That is a warning to all who think that individual acts of political violence can be excused or tolerated, they end up threatening the liberties of all. While I do not think this particular attack is a Reichstag Fire moment, the next one might be and anyone who thinks that their act of violence will help the country is sadly mistaken. For that matter it is also possible that a group or individual sympathetic to Trump could create a false flag incident in order to prompt him to suppress legitimate dissent. 

Like I said we will find out more as the days go by about the shooter, the attack, and the possible executive or legislative responses to it, not to mention possible violence against protestors or politicians committed by armed Trump supporters who have often threatened to respond violently to any attack against Trump or the GOP.

This is a very dangerous moment. I do pray that Representative Scalise will recover from his wounds and hope that I will not see progressives rejoice regarding the crime committed by Hodgkinson. Likewise as I mentioned earlier in the article I am heartened by President Trump’s response yesterday and I pray that it will be something that defines the rest of his presidency. I may oppose many, if not most of his policies and actions, as well as hoping that the investigation of his advisers interactions with the Russians goes forward; but I will never continue to hope and pray for the best for our country and yes even for him. That being said I am very wary based on his past words and actions and will never give up my right as an American to speak openly and honestly. I learned that lesson from many great American military men including General Smedley Butler and Colonel David Hackworth. Dissent is still an act of patriotism no matter what some people claim.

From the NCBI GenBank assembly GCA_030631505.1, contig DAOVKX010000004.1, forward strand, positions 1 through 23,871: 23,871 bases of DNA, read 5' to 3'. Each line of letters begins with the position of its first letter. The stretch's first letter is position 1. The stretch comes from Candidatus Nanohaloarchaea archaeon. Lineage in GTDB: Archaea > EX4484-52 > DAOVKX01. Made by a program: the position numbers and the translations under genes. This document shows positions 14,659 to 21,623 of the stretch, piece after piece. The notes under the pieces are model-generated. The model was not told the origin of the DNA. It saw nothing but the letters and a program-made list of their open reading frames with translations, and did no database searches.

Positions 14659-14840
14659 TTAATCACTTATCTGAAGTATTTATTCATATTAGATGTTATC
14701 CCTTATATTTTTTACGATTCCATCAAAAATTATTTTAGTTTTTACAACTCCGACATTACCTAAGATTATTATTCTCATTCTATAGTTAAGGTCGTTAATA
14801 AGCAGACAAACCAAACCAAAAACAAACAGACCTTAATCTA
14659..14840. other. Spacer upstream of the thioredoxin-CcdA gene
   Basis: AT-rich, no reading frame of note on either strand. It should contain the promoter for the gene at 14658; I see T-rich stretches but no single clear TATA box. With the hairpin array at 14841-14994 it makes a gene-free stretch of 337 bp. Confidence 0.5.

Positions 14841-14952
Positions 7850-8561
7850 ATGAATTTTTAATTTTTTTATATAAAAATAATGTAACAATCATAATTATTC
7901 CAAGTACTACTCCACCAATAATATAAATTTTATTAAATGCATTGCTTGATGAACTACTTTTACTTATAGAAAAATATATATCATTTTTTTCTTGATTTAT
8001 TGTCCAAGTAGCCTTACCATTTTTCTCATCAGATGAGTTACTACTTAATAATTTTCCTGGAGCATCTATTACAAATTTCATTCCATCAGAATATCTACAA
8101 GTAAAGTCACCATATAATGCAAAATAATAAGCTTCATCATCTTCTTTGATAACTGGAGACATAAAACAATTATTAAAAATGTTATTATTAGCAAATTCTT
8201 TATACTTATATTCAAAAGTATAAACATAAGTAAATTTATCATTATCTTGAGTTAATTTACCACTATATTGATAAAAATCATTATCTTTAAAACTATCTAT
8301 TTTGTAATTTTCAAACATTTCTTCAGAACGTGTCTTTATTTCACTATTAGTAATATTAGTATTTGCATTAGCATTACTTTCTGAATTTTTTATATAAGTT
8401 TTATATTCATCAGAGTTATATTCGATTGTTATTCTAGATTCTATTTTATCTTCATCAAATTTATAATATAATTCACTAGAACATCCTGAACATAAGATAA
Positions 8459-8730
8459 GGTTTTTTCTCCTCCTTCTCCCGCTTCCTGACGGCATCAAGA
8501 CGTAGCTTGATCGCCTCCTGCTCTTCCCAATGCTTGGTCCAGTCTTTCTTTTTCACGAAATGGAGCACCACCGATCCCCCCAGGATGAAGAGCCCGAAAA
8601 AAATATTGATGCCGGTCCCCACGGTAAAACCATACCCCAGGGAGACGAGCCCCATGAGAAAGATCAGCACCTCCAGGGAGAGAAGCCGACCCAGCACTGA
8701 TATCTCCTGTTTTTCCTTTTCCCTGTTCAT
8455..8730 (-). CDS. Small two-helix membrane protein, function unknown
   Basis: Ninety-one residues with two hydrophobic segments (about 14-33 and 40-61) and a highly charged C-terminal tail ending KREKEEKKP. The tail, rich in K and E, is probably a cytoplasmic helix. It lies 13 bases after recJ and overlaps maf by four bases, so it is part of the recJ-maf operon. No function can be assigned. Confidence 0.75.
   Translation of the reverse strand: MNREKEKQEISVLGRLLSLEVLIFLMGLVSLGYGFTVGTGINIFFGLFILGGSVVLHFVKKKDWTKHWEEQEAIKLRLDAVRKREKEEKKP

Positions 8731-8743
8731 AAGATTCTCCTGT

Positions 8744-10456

Until tomorrow,

Peace

Padre Steve+

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Deaths, Funerals, Baseball, Tornadoes, and an Izzy Emergency


Friends of Padre Steve’s World,